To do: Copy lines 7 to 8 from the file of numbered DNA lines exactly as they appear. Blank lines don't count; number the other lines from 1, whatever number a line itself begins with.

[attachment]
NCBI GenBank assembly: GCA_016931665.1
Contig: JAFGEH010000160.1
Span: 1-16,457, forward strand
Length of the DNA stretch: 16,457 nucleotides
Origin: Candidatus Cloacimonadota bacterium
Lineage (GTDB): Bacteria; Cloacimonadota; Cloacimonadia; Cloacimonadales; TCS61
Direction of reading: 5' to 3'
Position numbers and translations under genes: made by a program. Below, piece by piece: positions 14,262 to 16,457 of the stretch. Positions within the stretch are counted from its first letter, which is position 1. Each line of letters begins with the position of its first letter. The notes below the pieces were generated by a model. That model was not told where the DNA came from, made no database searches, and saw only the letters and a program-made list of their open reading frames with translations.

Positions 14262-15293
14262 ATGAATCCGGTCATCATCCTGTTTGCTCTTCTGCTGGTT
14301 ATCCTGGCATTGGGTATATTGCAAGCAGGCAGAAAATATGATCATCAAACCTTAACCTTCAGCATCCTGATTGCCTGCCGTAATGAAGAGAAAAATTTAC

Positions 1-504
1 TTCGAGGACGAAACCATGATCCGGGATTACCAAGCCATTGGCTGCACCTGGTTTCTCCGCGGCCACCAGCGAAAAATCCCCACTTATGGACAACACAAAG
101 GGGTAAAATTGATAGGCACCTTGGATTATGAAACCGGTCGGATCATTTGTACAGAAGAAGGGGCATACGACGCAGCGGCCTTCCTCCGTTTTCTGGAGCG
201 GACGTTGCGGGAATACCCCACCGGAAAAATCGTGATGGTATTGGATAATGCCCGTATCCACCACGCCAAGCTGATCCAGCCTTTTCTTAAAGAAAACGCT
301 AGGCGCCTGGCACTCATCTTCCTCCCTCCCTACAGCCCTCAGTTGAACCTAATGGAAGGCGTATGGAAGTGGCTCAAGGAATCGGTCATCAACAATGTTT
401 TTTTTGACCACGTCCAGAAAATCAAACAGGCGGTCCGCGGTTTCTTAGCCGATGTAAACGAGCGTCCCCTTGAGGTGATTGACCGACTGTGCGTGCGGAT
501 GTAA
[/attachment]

Direction of reading: 5' to 3'
Position numbers and translations under genes: made by a program. Below, piece by piece: positions 14,262 to 16,457 of the stretch. Positions within the stretch are counted from its first letter, which is position 1. Each line of letters begins with the position of its first letter. The notes below the pieces were generated by a model. That model was not told where the DNA came from, made no database searches, and saw only the letters and a program-made list of their open reading frames with translations.